The Authority's attempt to distinguish the issues in the present appeals from those disposed of with finality in Delaware River Port Authority v. Pa. P.U.C., supra, are wholly unconvincing. We find ourselves in entire agreement with the appellee's contention that the two cases are the same in fact and identical in principle. In the earlier case the affected track crossing was at Delaware Avenue, a north-south cross street beneath the approach; in the present case the track crossings are at eleven other cross streets west of Delaware Avenue. Moreover, all of the crossing alterations, whether at Delaware Avenue, as in the earlier case, or at the locations now involved, are part and parcel of the same indivisible bridge project, as are also the affected facilities in Packer Avenue west of Swanson Street which extend beyond actual crossing areas. In fact, if there is any discernible difference between these cases and the Delaware Avenue case, it is one which confirms and strengthens the Commission's jurisdiction. By having consolidated these appeals, it is now possible to view the entire approach in its true light; that is, as a single structure which constitutes an integrated rail-highway crossing project for its entire length. By choosing to build its approach along the right-of-way of the railroads for a distance of more than two miles, making necessary the abolition or alteration of streetrail crossings, the Port Authority obviously subjected the approach to the jurisdiction of the Commission for the purposes of Sections 409 and 411 of the Public Utility Law. Moreover the fact is important that the abolition of the crossings, ordered by the Authority was for the benefit of the Authority alone and not the railroads nor of the electric utility. Cf. Tarentum Borough v. Pa. P.U.C., 171 Pa. Superior Ct. 156, 160, 90 A.2d 853.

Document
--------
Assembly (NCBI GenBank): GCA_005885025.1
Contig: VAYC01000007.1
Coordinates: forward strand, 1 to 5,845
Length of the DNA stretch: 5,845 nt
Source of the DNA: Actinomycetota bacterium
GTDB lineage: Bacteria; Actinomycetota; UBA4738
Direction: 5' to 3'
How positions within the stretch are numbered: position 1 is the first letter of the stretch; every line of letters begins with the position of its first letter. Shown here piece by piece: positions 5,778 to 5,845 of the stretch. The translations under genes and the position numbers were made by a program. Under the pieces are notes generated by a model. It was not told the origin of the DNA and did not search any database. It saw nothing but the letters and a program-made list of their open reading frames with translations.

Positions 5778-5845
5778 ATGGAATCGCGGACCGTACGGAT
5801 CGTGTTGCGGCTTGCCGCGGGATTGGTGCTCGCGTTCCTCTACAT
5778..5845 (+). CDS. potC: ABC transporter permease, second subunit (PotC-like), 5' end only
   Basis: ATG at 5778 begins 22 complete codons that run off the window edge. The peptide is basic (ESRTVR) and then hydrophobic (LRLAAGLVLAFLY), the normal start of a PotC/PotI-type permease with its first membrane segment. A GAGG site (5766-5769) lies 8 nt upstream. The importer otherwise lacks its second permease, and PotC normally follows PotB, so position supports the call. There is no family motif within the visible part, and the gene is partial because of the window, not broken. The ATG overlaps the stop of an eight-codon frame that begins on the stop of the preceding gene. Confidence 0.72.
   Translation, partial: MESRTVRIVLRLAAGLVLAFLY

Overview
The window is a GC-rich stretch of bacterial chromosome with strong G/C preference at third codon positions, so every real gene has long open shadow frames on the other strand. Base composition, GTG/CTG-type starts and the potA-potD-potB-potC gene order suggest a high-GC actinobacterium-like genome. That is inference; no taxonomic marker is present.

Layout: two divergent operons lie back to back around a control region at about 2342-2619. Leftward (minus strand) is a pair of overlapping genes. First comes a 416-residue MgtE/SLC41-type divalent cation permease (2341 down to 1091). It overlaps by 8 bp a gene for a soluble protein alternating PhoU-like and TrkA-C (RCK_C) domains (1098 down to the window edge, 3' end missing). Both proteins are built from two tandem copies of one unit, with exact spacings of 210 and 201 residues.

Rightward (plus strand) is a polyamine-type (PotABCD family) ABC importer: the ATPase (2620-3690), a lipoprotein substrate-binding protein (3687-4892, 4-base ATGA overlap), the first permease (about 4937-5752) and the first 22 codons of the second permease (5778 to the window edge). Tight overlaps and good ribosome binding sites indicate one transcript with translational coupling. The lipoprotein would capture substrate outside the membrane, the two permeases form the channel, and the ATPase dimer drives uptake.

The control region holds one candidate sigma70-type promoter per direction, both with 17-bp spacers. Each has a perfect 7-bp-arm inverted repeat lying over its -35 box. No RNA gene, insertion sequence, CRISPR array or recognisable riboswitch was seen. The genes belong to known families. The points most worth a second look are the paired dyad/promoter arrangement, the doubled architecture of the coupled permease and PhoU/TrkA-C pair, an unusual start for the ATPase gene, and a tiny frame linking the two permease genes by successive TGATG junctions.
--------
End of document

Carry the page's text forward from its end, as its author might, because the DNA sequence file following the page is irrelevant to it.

[ 184 Pa. Super. Page 287]
The same considerations as in the prior proceeding prompted the Commission to assess the present costs on the Authority. The proceeds of the $100 million-bond issue will be entirely adequate to meet the construction costs of the bridge together with all collateral charges such as here involved. The bridge for the future will be maintained, and the bonds will be serviced both as to interest and principal entirely by tolls to be collected from users of the bridge. No benefits, so far as disclosed by this record, will accrue to Philadelphia Electric Company nor to the rate payers from relocations of its transmission lines as ordered by the Authority. It would be most inequitable to put these costs, where they ultimately would rest, upon the rate payers of the Electric Company. The bond issue which provided the funds for the construction of the bridge will, without doubt, be self liquidating from the tolls collected from the users of the bridge. They will be the beneficiaries of the construction of this interstate link in a system of national highways and it is they alone who should pay. Clearly the Commission cannot be charged with abuse of discretion in allocating the Electric Company's relocation costs against the Authority in the present proceedings.